On that first night, at the friendly persuasion of its street-hawking owners, I ate a seafood dinner at a back alley casa particular and hung out at a few corner sound systems, raw with the hiss and fizz of the latest salsa.
I didn’t stay up too late because, you see, I had big plans for Trindad and its surrounding countryside—hiking trips, 4x4 adventures in butch Russian vehicles, waterfall photo opportunities, grotto dives and so on. But when I woke up the next day, dizzy with the salsa, I just wanted to walk around town watching the locals doing their thing.
In the afternoon, my slightly bemused driver, who had never encountered any tourist who had turned down cigar plantation visits and rum distillery tours, suggested a relaxing beach and drove me along the coast around Playa Ancon. He showed me an impossibly cute bay dotted with half a dozen parasols, clear water lapping at the white sand and a friendly, unhurried Cuban face manning a beach bar. I spent an idyllic afternoon snorkelling among the flat fish, drinking beer and eating lobster. On the way back to my hotel, with dark storm clouds brewing in the hot gusty air, the most beautiful thing happened.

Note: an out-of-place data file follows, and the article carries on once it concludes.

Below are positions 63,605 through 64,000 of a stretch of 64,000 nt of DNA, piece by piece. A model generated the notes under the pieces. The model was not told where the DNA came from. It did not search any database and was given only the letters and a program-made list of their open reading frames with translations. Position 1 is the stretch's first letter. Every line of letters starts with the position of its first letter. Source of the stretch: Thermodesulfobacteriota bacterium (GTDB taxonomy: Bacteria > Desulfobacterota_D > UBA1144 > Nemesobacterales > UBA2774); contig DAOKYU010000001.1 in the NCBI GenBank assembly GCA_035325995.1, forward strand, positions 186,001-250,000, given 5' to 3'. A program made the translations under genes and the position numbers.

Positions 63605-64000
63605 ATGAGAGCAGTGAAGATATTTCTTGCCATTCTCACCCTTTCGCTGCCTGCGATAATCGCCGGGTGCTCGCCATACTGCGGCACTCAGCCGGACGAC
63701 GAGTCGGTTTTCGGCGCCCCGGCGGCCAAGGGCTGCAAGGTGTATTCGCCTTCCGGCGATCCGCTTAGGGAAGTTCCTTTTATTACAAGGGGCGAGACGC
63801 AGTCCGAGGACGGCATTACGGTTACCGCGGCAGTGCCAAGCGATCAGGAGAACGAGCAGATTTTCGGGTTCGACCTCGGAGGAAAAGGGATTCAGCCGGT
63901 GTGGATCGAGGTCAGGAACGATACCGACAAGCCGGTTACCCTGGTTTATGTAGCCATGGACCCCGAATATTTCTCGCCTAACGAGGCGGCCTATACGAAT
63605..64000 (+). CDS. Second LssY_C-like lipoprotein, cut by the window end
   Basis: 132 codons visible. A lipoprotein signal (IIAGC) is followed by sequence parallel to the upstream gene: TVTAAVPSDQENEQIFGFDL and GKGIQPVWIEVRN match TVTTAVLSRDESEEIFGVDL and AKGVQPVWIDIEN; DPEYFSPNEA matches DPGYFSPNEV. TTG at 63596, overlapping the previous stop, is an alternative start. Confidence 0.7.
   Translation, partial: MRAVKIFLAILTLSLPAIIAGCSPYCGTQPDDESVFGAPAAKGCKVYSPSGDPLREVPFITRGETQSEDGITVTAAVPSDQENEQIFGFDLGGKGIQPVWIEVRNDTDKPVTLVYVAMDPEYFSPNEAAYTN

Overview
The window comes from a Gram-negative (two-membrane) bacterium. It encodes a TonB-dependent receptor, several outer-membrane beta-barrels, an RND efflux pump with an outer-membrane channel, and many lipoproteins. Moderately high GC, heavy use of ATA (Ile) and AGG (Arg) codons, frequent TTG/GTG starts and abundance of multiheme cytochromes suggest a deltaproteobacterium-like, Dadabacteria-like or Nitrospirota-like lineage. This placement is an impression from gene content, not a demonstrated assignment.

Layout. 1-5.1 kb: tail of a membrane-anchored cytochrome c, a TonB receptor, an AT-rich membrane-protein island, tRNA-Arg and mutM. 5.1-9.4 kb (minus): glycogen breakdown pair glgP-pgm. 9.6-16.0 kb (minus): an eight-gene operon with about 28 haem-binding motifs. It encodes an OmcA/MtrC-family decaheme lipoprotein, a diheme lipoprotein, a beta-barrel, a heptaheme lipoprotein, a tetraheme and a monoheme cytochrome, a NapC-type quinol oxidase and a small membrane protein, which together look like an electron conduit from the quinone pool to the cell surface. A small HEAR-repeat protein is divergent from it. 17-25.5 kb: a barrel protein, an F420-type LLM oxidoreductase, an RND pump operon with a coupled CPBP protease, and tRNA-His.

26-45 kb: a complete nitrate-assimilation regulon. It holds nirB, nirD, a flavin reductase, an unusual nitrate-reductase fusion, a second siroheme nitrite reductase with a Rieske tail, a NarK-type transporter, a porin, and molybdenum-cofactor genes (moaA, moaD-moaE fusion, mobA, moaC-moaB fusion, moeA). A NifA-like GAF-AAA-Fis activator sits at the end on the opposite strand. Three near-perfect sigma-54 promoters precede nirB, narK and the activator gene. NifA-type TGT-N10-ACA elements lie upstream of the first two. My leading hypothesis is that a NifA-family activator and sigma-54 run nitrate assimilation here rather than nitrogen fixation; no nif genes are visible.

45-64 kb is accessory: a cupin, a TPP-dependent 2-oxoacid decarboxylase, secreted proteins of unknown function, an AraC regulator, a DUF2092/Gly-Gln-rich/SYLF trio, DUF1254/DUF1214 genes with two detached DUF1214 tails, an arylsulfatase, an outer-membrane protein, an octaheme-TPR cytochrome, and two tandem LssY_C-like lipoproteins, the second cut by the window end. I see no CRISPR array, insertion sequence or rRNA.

It was the rhythmic, swirling, thwocking of the cowbell I heard first.